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Thread: Prevent USB keyloggers?

  1. #1
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    Question Prevent USB keyloggers?

    Hello,

    I work as an instructor at a major US university. We are beginning to see a disturbing trend in students using USB based keyloggers to steal identifications (passwords, etc).

    In Ubuntu 12.04, is there any way to prevent USB based keyloggers from grabbing the keystrokes?

    Thanks,
    CH

    Example of keylogger: http://www.keysnatch.com/usbkeylogger.html
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  2. #2
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    Re: Prevent USB keyloggers?

    only way I can think of is disabling USB sticks from working all together, is that an option or do these workstations require USB access? Another tip would be for any user sitting down at a station to check that the machine does NOT have any USB sticks already plugged in.
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  3. #3
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    Re: Prevent USB keyloggers?

    This kind of thing just aggravates me to no end! Because of some idiots, computer technology has become more and more difficult to use. There are a bunch of groups here at my job, where the use of USB flash drives is completely prohibited (the USB ports are actually sealed off!), and combined with the extremely limited network (again for security reasons), moving data around (which is absolutely critical for our work) is becoming more and more of a nightmare.

    I guess it won't be long before USB flash drives are a thing of the past due to these idiots!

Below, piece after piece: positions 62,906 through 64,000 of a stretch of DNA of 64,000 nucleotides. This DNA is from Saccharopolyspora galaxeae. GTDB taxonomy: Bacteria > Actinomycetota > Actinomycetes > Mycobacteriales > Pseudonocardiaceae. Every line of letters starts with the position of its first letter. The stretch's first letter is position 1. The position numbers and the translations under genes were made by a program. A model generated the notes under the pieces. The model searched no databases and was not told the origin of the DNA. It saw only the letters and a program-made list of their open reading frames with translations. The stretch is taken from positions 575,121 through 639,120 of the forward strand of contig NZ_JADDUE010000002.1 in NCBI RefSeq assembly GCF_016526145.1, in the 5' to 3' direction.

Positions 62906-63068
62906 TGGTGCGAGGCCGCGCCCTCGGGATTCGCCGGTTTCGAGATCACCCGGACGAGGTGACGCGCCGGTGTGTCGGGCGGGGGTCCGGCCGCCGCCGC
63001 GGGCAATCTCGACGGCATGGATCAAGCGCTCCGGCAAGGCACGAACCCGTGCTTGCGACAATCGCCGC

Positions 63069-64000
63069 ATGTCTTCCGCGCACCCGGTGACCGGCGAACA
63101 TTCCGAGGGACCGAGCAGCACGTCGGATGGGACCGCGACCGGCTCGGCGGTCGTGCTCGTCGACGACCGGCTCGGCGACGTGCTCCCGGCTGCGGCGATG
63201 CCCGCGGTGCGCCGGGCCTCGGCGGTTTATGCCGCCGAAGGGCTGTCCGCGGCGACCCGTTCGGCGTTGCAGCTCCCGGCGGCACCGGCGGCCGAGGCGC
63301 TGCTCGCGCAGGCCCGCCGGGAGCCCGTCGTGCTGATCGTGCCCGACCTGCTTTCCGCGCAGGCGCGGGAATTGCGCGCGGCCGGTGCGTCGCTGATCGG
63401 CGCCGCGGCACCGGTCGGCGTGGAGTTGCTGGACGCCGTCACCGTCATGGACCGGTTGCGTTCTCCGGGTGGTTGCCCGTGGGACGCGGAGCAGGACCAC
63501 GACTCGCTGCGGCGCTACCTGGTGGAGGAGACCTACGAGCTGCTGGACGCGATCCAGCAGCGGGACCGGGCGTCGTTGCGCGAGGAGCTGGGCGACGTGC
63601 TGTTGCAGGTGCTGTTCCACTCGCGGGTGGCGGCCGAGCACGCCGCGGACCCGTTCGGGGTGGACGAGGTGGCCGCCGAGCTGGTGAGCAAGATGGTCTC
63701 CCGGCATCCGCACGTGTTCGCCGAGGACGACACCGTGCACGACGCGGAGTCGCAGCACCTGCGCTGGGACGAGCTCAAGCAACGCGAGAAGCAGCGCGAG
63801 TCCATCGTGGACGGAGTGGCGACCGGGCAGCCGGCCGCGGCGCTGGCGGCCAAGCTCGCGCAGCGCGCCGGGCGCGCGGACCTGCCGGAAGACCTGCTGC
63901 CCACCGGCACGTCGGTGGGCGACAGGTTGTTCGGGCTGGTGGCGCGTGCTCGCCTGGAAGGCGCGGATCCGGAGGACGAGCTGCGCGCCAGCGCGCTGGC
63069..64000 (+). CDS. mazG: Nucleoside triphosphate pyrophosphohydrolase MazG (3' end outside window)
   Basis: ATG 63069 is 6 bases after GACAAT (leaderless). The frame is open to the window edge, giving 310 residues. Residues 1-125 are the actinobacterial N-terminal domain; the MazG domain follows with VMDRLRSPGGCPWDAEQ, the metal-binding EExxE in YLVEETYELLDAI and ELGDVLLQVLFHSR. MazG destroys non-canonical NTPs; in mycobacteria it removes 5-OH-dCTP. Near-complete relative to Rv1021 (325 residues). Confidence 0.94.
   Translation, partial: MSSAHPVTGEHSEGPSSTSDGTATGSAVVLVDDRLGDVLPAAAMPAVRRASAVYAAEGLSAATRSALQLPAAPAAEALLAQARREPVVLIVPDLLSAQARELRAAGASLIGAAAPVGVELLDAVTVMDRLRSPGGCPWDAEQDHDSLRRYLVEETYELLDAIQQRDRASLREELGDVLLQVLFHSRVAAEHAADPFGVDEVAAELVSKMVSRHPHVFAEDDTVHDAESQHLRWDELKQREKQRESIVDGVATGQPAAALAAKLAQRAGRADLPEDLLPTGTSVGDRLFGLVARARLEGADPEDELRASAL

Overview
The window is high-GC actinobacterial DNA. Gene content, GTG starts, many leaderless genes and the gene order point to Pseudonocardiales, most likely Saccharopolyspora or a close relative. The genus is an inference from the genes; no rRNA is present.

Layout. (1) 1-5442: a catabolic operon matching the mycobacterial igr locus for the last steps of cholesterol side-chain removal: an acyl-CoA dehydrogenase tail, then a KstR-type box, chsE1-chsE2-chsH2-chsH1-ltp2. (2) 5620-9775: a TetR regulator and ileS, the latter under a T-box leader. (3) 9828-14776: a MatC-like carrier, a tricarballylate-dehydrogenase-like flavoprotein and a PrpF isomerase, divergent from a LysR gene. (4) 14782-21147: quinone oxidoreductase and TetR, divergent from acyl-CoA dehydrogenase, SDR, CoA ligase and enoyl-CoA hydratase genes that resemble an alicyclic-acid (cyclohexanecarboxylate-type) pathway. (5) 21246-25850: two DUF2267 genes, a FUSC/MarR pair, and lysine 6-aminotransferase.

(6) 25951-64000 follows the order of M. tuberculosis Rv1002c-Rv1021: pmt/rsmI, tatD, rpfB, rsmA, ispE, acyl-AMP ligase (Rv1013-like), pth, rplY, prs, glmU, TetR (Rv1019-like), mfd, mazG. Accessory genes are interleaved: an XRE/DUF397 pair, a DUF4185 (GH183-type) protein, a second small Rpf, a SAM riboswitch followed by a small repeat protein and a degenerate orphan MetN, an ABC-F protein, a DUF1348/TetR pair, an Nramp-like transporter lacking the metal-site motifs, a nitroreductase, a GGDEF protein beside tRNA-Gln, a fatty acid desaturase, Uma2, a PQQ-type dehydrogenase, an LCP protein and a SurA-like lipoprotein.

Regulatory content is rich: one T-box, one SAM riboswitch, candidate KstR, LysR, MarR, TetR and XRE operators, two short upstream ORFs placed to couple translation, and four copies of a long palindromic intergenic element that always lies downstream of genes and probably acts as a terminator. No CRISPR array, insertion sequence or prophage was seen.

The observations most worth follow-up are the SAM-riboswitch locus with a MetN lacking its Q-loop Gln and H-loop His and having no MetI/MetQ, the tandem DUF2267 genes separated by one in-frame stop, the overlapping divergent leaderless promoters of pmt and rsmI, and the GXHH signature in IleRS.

4. #4
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    Re: Prevent USB keyloggers?

    You could disable the USB ports, but thing thing is, people who want to do this will find a way around it.

    The one you linked to needs to go between the keyboard and the computer, so you could advise students to check their PCs when they sit down at them.

    The better solution would be to take it up with the school, and have them enforce a policy forbidding those devices, with disciplinary action to people caught using them.
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  5. #5
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    Re: Prevent USB keyloggers?

    if the physical security of the machine is compromised, if you let me take the machine apart -- it's toast.

    this could be the argument that puts BYOD over the top

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    Re: Prevent USB keyloggers?

    Quote Originally Posted by cement_head View Post
    Hello,

    I work as an instructor at a major US university. We are beginning to see a disturbing trend in students using USB based keyloggers to steal identifications (passwords, etc).

    In Ubuntu 12.04, is there any way to prevent USB based keyloggers from grabbing the keystrokes?

    Thanks,
    CH

    Example of keylogger: http://www.keysnatch.com/usbkeylogger.html
    Like others said, you can disable the USB ports altogether, but I imagine that's how the majority of students move their work around. Sounds like an unacceptable solution.

    You could look at kiosk-type setups. They use these in hotels and the like, they basically revert to a clean install after each user. I've never set one up, but I know there have been several threads within this forum about it. Might be worth doing a search for.

  7. #7
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    Re: Prevent USB keyloggers?

    Quote Originally Posted by Ms. Daisy View Post
    Like others said, you can disable the USB ports altogether, but I imagine that's how the majority of students move their work around. Sounds like an unacceptable solution.

    You could look at kiosk-type setups. They use these in hotels and the like, they basically revert to a clean install after each user. I've never set one up, but I know there have been several threads within this forum about it. Might be worth doing a search for.
    That sort of thing wouldn't prevent a hardware keylogger tho. I don't think much could, except disabling USB if it is a USB device. They probably have similar stuff for PS/2 as well, so it would be a better idea to warn students about using them and enforce the policy.
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  8. #8
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    Re: Prevent USB keyloggers?

    Options:
    a. Epoxy resin the keyboard and mouse connectors into their ports. Check regularly for disturbance. Pain in the rear when the mouse or kb dies :/